Astronaut Scott Kelly spent 340 days aboard the International Space Station, beginning in March 2015, while his identical twin remained on Earth. That dynamic helped elucidate some of the molecular and physiological effects of significant stretches of time beyond the planet’s boundaries and helps illustrate the scientific value of state twin registries.
Kelly is the featured speaker at this year’s Washington State University-sponsored TwinFest, which is set for July 22 in Everett. It’s the first TwinFest gathering in the Evergreen State since the Washington State Twin Registry moved from University of Washington to WSU in 2015.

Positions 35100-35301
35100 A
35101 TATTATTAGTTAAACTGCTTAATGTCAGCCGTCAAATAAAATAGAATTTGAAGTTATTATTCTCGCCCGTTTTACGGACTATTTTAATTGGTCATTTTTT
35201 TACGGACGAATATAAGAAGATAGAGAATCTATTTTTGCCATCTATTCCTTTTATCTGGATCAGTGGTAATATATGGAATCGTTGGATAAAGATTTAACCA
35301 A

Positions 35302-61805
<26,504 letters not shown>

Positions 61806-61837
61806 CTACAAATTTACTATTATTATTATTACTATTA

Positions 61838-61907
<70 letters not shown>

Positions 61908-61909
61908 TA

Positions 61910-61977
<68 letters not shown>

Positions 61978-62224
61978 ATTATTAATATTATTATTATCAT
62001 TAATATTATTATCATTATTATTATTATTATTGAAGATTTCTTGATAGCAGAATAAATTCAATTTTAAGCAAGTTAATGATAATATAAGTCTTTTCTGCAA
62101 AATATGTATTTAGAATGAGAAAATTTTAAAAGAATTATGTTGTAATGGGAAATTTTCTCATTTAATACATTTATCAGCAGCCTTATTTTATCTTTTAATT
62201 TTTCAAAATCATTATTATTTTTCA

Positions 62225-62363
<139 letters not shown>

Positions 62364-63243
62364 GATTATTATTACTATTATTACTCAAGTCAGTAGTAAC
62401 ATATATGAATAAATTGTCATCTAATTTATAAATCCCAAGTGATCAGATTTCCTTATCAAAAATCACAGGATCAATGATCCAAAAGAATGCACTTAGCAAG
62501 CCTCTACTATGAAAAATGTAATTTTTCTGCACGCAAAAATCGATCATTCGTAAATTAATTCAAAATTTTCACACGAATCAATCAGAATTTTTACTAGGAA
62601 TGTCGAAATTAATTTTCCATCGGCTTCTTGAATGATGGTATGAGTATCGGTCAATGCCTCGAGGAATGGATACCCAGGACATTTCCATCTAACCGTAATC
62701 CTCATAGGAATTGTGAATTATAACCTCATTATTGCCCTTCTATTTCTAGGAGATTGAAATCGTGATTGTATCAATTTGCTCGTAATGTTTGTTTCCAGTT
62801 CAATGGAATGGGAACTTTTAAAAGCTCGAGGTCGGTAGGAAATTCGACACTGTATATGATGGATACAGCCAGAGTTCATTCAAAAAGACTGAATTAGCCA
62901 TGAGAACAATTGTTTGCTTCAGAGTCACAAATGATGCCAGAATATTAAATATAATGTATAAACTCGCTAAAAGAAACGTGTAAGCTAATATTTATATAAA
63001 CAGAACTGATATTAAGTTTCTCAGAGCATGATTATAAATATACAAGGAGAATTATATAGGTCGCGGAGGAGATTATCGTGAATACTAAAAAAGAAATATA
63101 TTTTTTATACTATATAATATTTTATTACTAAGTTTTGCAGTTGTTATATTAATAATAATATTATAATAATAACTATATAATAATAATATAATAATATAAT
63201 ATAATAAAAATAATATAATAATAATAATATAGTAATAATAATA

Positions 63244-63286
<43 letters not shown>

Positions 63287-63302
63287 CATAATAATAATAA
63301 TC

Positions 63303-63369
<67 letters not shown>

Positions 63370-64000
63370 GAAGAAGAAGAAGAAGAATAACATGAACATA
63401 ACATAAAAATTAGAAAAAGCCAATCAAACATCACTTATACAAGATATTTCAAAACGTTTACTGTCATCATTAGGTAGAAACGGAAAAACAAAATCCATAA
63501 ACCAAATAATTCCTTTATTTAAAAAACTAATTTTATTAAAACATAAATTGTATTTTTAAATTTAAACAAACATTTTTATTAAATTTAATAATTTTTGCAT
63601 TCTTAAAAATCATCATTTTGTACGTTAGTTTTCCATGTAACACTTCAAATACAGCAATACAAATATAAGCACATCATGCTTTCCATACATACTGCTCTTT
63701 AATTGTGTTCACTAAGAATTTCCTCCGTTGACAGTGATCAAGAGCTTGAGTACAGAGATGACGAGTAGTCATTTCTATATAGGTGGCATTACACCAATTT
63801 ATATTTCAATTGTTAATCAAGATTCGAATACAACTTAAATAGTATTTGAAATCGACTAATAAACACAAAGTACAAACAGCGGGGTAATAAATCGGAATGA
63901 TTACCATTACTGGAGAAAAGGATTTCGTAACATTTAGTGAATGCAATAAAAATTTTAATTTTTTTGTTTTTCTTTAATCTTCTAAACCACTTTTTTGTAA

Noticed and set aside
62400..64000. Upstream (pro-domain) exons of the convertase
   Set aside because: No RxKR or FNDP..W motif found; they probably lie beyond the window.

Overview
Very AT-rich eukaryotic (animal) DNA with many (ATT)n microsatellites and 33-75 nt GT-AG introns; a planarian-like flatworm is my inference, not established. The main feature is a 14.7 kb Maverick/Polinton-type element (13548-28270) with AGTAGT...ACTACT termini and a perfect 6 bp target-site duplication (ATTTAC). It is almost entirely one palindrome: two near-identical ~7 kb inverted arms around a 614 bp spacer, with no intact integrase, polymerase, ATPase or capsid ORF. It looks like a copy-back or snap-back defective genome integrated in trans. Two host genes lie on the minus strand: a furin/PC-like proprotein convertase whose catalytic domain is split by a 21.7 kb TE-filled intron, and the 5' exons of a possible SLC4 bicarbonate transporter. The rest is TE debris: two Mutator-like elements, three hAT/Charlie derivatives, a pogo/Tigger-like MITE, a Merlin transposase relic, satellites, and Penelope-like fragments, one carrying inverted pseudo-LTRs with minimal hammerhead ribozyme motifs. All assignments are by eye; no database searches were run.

After collecting troves of samples and data on Kelly during his year in space and comparing them to his then-Earth-bound twin brother, Mark, who is also an astronaut and now a U.S. senator, dozens of researchers from prominent institutions nationwide published a landmark study in the journal Science in 2019.
Their findings related to how long stretches in space affect aging, cognition, and immunology, among numerous other aspects of the human body.
In a recent twin study co-authored by WSU biologist Michael Skinner, the researchers found that consistent exercise has the potential to change molecules within the human body that influence gene behaviors. Twin studies have also examined how environmental exposures such as pollution and area deprivation affect and shape the health of individuals.